What Is Standard of Care?

When we talk about standard of care in medicine, it is important to understand that it is a legal term, with a legal definition:

“That which a minimally competent physician in the same field would do under similar circumstances”

Moffett et al on The Standard of Care: Legal History and Definitions: the Bad and Good News

Does this mean that the minimally competent physicians can choose whatever criteria they want to write fake medical exemptions for vaccines?

Of course not!

“Treatment that is accepted by medical experts as a proper treatment for a certain type of disease and that is widely used by healthcare professionals. Also called best practice, standard medical care, and standard therapy.”

NCI Dictionary of Cancer Terms

Just because a few doctors do something a certain way, that doesn’t make it the proper way for it to be done.

These are among the common conditions that the AAP says should NOT delay vaccination and which are often mistakenly thought to qualify someone for a medical exemption.
These are among the common conditions that the AAP says should NOT delay vaccination and which are often mistakenly thought to qualify someone for a medical exemption.

And that’s why a doctor making up their own rules for what counts as a vaccine medical exemption, especially when it goes against published guidelines and advice, isn’t standard of care.

More on Standard of Care

Are Vaccine Laws a Form of State Sponsored Segregation?

Bob Sears doesn’t seem to like that more states are having to strengthen their vaccine laws, making it harder for kids to skip or delay their vaccines.

That seems rather ironic, as many parents likely were scared away from vaccinating and protecting their kids because of the misinformation folks like him continue to push.

Are Vaccine Laws a Form of State Sponsored Segregation?

What the latest?

The idea that vaccine laws are a form of state sponsored segregation…

“If you don’t see the historical parallels, and if it doesn’t concern you that State and now Federal Legislators think that discrimination and segregation are OK again, and you don’t realize that this is all a carefully-crafted PR campaign to sell the idea that some children are dirty and dangerous, when decades ago all kids were considered equal, then you are blind.”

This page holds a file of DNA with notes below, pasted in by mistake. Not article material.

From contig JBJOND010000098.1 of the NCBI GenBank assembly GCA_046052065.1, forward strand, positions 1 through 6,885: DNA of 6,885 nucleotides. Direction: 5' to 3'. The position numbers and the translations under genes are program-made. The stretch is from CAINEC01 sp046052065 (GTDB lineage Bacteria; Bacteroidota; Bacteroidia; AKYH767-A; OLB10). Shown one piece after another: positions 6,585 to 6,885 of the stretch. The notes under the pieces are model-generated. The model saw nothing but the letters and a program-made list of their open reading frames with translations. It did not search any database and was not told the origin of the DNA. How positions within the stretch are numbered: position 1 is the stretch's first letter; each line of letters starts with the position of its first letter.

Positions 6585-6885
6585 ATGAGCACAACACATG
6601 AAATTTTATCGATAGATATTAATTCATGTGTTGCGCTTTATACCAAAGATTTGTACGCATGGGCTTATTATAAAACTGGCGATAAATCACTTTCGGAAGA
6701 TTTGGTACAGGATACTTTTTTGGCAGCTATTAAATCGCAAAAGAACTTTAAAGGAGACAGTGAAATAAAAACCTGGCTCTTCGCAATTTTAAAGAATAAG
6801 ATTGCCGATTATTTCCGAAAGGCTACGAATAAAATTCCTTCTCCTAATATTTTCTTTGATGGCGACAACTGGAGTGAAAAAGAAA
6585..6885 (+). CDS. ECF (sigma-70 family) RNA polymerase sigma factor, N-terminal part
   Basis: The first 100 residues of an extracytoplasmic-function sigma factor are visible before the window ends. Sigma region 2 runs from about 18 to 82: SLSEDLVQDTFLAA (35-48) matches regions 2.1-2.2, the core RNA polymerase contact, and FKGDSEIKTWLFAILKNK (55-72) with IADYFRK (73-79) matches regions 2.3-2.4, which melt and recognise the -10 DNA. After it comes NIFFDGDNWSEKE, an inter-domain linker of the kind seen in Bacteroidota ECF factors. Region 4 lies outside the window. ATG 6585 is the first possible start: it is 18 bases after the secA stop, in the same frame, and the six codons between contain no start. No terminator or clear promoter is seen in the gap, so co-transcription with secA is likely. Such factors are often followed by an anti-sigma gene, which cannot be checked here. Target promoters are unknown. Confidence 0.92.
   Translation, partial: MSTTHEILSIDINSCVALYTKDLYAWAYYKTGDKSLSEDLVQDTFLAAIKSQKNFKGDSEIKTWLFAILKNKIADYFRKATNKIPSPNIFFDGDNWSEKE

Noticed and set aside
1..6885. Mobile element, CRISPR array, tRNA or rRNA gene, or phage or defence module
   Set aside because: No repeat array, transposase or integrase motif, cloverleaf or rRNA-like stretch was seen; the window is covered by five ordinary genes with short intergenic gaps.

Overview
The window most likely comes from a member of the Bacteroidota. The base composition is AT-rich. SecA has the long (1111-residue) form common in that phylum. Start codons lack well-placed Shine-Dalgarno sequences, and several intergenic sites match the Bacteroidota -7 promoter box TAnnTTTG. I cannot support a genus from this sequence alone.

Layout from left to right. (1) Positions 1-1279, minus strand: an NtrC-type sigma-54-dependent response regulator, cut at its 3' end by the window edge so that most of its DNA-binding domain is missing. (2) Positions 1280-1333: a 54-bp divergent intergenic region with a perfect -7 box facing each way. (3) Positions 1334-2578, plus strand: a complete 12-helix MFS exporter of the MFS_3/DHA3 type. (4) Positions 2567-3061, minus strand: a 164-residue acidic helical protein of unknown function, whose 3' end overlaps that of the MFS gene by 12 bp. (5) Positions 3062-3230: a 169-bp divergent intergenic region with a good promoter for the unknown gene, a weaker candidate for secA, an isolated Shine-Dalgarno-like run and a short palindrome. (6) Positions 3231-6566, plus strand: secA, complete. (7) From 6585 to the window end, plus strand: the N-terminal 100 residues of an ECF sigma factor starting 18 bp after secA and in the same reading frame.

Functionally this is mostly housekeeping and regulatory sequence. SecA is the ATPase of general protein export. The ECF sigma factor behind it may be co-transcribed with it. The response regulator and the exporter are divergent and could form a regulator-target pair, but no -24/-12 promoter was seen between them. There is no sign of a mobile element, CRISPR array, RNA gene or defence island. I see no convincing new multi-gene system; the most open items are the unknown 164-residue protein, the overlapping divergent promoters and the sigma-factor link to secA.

Bob Sears

Bob Sears isn’t the first to try and conflate skipping vaccines into a civil rights issue, but he is certainly the one being the most obvious about it…

Now when were all kids really considered equal in the United States?

Was it the late 1980s, when Bob thinks everyone had it so great?

Remember, that was just before the big measles outbreaks from 1989 to 1991, when 123 people died. During those three years, there were also 28 deaths from pertussis, 6 deaths from mumps, 13 deaths from rubella and 77 cases of congenital rubella syndrome!

Life was good?

I was a little older than 10 in 1988 and remember that folks still died of all of these diseases, so added that to this nice infographic so you get the real perspective.

Is this the worst thing Bob has ever posted?

Well, there is that time he talked about unvaccinated kids wearing yellow stars

“…So I tell them they don’t have to whisper. They can say it loud and clear, with confidence. Ya, I guess you don’t want to advertise it around the neighborhood – that will come soon enough. Scarlet “V” anyone? No, not scarlet. Let’s make it yellow. And not a V – a star would be better. That way everyone can know at first glance who is safe to be around and who is not. That way, if your old doctor and his children are walking down the street, they can easily identify your kids and quickly cross to the other side before they get too close.